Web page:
It’s this interaction in time with gravity and GRF that we physically feel the pain from falling. If we drop a glass, gravity alone does not break it. Gravity’s interaction with GRF with the glass cup and the ground is what shatters it. Other factors obviously go into the equation like mass, velocity, direction, etc., but the main focus here is to understand action-reaction forces. Lucky for us when we fall, we are not as fragile as the glass. A simple, somewhat comparable object to humans would be a basketball.

When the basketball makes contact with the ground we know that gravity and GRF interact with ball and the ground. In physics this is defined as the moment when a pair of forces (gravity and GRF) are acting on two interacting objects (the basketball and the ground). This is where we need to understand part two of Newton’s Third Law which states that: the size of the forces on the first object (ball) equals the size of the force on the second object (ground).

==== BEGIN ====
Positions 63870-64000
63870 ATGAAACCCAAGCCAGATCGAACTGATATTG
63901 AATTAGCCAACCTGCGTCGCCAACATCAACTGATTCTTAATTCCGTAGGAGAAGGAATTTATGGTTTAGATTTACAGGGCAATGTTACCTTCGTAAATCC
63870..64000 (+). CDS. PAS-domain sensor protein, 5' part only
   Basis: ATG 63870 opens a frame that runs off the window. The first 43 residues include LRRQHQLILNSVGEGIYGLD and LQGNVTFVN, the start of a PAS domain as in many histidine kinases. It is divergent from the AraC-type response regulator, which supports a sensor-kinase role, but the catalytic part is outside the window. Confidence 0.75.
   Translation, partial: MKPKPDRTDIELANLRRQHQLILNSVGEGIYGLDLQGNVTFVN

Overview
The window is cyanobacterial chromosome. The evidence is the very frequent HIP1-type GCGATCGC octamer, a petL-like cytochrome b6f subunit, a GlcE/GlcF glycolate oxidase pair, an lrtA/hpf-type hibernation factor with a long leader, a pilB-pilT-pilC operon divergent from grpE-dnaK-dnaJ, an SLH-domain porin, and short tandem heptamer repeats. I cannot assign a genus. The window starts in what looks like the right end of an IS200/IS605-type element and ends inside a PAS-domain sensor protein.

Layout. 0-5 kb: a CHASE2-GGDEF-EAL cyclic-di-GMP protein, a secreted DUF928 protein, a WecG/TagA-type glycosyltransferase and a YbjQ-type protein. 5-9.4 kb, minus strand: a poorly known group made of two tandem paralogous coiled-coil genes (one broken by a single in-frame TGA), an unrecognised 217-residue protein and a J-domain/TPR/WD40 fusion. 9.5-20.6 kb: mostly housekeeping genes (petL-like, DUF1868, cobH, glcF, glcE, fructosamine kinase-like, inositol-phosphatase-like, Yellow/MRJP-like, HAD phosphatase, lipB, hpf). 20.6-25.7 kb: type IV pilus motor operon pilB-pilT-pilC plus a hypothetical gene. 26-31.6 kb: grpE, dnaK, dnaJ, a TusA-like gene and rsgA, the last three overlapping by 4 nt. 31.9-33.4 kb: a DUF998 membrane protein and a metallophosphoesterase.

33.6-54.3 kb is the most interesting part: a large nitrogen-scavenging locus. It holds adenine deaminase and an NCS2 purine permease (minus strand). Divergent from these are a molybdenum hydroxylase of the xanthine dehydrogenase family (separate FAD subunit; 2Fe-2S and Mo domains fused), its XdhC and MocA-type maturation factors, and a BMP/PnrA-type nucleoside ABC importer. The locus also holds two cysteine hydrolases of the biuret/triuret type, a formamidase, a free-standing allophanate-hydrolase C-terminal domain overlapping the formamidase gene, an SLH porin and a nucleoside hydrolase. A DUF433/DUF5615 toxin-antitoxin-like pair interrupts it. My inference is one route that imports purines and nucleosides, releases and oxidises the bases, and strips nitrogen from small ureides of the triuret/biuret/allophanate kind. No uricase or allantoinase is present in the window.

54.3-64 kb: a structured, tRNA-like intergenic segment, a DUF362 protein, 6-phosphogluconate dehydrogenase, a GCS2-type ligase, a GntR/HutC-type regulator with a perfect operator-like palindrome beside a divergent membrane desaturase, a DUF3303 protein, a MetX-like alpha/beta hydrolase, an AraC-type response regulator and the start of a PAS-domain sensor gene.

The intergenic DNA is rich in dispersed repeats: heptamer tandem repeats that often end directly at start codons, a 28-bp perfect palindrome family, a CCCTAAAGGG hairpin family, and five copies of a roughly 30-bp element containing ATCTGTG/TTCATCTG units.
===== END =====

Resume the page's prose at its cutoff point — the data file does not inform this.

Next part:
We have seen this Law simply stated as: for every action, there is an equal and opposite reaction. When the glass interacted with gravity and GFR at the ground and shattered, it was due to the fact that the glass did not have the ability to transform the energy of the interaction, so therefore it simply breaks.

When the ball interacted with gravity and GRF at the ground it bounces back in the opposite direction (that is if it is properly inflated) due to its ability to transform the energy from the interaction of the forces at the ground. We can experience this equal opposite reaction force when we start to bounce a ball with more force into the ground; it comes back with the same increased force.

The reaction of the ball bouncing back into our hand enables us to understand the third part of Newton’s Third Law which states: the direction of the force on the first object is opposite to the direction of the force on the second object. The ball left our hand into the direction of the ground.

Following its interactions with action-reaction forces at the ground, the ball’s ability to transform the energy from that interaction enables it to bounce back and travel in the exact opposite direction of the ground, returning back into our hand. To better understand the physical environment, we need to understand one more Law of physics which is: The Law of Conservation of Energy.